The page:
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broken hearts and the smothered cry of anguish hushed there
- the names anathematised that sound before men so fair : and well that it is so; for who but the Infinite can read aright the unseen life within, with its sins, its grief, and its untold aspirations after the good and true ?
“I am an old man now, and the world's judgment is as nothing to me; and if it were, there is a sterner voice within more fearful, because I know its truth.
“My earliest recollections were of the old manor house of Hazlehurst, where my mother retired with me and my young sister on the death of my father, which took place before the latter saw the light. Grief for her loss in my mother's heart only gave way to a blind idolatry to the child that was to work her woe. I was the last male heir of our ancient house, and everything in childhood seemed to unite to foster the selfishness and ungoverned passions of my nature. My gentle sister, iny fond but ill-judging mother, and one dearer to me than all else, were but victims; and yet I believed I loved them — even as I was beloved.
“My mother was ambitious for me, urging me in my career at college to overcome my love of ease and indulgence, and add a lustre to a name of which she had reason then to be jealously proud. And to college I went; but there was an attraction in our little village of Hazlehurst that kept my thoughts lingering there, and drew me from all nobler ambitions.
"Mabel Grey was the motherless daughter of our curate; we grew up together playmates and companions, and in those days I hardly know if my sister Millicent or Mabel were the dearer. But time passed, as I dreamed away my life, and circumstances soon taught me how deep was the slumber in which I had hitherto lain. I knew she loved me—she had said so a thousand times, with a smile upon her lip, in her frank and winning way, when I had urged her, poor child ! Her blue eye never fell beneath my gaze — her hand never trembled in my clasp ; it was love-but not such as we were dooined to know in after years. Our little circle was first broken by the arrival of my cousin, a fellow-student at college, Stephen Gower. He was a youth who had little interest in our country pursuits—his hours were devoted to abstruse speculations. Nothing seemed too deep or too insignificant for his theme; now dwelling on the glory of the heavens, or on the weed and wild flower at our feet. Perhaps, in the very contrast to myself I was led to seek him more intimately, and as much in curiosity as in any other feeling. It was not until I saw how Mabel's ear hung on his words, as, with the eloquence of genius, he drew from the rich vein within, that I began to feel my own inferiority, and envy was engendered, that, like the serpent's egg, was in time to become a deadly foe to my peace. New desires and ambitions sprang up in my soul, although he possessed but the advantages I had hitherto despised.
“My mother made him a welcome guest, for she had seen, in fear and regret, my growing love for Mabel. He had long outstripped me in the race in all things—how should it be otherwise ? I had despised him who, forsaking the social enjoyments of youth, gave himself up to the black-lettered book and the midnight lamp, as if all minds had not in their mould the faint attribute that blends into one entire whole.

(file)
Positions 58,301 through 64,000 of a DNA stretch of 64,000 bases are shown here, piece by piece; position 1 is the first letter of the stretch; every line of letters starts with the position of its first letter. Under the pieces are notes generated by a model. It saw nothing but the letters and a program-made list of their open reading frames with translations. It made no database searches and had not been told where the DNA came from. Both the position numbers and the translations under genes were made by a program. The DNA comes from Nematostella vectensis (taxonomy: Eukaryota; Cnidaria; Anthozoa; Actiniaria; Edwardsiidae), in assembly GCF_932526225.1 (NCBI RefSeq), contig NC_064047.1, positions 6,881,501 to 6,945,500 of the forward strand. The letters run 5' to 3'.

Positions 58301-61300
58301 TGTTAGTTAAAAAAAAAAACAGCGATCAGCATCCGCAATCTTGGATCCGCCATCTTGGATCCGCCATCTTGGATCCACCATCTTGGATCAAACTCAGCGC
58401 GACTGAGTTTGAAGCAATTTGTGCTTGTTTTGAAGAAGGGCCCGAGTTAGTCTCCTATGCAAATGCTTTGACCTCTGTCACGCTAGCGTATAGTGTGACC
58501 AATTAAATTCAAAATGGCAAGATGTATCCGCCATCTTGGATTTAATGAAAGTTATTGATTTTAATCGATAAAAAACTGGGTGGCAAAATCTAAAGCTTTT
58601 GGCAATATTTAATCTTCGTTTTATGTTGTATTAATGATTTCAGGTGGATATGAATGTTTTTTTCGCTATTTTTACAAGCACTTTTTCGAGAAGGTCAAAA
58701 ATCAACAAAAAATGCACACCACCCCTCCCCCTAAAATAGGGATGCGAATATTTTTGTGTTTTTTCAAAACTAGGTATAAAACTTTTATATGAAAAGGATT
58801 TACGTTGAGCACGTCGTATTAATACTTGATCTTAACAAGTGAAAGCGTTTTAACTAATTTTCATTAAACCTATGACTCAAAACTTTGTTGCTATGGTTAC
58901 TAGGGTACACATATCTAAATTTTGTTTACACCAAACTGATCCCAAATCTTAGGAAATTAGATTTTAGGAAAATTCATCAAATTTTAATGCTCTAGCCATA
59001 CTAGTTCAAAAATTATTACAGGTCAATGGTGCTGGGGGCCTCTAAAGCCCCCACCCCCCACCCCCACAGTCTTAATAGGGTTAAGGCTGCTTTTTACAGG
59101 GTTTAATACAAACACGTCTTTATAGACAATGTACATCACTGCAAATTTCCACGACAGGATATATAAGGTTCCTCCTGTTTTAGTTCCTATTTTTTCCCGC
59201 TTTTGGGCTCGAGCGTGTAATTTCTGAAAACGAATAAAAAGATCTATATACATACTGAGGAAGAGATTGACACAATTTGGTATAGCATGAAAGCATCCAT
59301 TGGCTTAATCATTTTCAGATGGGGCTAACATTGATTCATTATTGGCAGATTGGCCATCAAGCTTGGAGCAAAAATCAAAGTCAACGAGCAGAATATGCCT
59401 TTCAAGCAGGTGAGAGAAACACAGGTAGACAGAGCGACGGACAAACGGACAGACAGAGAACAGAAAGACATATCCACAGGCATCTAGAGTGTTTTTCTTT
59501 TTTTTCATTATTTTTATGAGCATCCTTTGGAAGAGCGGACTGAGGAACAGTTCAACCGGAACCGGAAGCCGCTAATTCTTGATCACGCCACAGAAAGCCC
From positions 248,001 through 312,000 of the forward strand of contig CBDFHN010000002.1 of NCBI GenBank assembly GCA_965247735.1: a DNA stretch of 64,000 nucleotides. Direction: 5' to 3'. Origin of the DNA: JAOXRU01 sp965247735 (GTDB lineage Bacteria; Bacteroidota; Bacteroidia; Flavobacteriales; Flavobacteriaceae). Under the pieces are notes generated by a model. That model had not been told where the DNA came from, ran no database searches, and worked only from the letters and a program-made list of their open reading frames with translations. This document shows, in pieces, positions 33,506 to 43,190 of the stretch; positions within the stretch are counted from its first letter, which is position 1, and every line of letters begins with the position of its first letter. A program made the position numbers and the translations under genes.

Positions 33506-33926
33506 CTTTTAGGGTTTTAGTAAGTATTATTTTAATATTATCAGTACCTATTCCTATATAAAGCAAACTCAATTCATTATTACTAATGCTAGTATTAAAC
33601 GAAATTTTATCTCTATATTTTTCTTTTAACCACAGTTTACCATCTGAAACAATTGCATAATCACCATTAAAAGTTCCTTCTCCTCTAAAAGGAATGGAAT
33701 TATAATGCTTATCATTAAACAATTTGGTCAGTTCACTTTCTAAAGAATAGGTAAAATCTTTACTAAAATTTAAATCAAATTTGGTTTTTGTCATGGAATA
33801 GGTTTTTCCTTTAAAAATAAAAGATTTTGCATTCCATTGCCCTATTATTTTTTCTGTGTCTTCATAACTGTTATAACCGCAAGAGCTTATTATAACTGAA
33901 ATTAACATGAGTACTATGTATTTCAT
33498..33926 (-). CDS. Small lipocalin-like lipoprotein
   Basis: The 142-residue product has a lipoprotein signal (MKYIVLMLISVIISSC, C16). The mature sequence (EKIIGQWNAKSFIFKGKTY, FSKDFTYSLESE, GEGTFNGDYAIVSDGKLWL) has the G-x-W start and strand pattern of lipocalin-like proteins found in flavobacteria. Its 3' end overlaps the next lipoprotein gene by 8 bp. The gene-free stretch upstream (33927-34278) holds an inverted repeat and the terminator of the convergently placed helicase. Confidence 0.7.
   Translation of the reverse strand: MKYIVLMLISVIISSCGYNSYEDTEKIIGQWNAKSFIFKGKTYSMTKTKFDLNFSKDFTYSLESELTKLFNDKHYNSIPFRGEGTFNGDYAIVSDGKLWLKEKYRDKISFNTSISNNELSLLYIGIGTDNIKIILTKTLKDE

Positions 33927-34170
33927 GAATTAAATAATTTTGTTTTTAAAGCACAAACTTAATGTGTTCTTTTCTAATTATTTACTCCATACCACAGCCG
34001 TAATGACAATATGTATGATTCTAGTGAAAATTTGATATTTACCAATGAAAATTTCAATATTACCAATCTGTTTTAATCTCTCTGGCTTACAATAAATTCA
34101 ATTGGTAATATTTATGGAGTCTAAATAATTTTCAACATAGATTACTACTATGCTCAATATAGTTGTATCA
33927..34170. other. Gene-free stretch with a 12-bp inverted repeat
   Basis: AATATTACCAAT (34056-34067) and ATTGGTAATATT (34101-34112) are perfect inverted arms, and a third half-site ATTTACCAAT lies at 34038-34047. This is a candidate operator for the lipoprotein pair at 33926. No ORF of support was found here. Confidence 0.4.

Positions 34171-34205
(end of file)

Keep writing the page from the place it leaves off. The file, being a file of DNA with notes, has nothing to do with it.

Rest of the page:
“One sees in the deep forest shade but a pleasant shelter from the noontide heat, or the exchange of the mighty trunks for gold; another knows nothing beyond the thousand voices that seem to whisper among the leaves, or the spirit tones from the blossoms at his feet, and he will tell you of Him who careth even for the flowers of the field, and listens for the heart whisper that their gentle beauty calls forth. Yet all of these are necessary.
“A long-summer had been passed together, full of hap
piness for me, for I had Mabel's plighted troth, although I had determined it should remain a secret until I came of age, of which time there wanted but another year. I confided my love but to Stephen, feeling how much opposition I must expect with my mother. I had determined to forego even the sweet indulgence of spending the vacation at home, in order to be prepared for the final examination that was to take place before I left; and I was the more satisfied when I saw that Mabel, who had so excited my jealousy in regard to Stephen, now shunned him, more like a timid child than the frank-hearted
“Shortly before the examination letters reached me from Hazlehurst, on the part of Mabel short and constrained, and from my sister urging my return. With a mind and nerves unstrung I went up for the ordeal of examination for my degree, only to be rejected. The disgrace fell heavily on me; but the thought of Mabel overwhelmed every other.
“Stephen Gower came to visit me in my rooms, where I had passed hours with my face buried in my hands, feeling as only the young feel on their first defeat. To me there was something irritating in his words of sympathy: he urged me to travel for a time, and I feigned to consent. A gleam of ill-concealed joy stole over his pale face. He was on his road to Hazlehurst, where already the circumstance of my disappointment was known. I commenced my preparations for departure, and no sooner had he quitted me than I was on my road to the only source that could at that time soften or remove the fearful auguries of evil that pressed heavily on my heart. By the evening of the second day I reached Hazlehurst, and, springing into a boat that lay at its moorings, paused not in my eager way until I reached the opposite shore, and made my way on foot to the outskirts of the village. I reached the parsonage. Under the trellis porch, beneath the clustering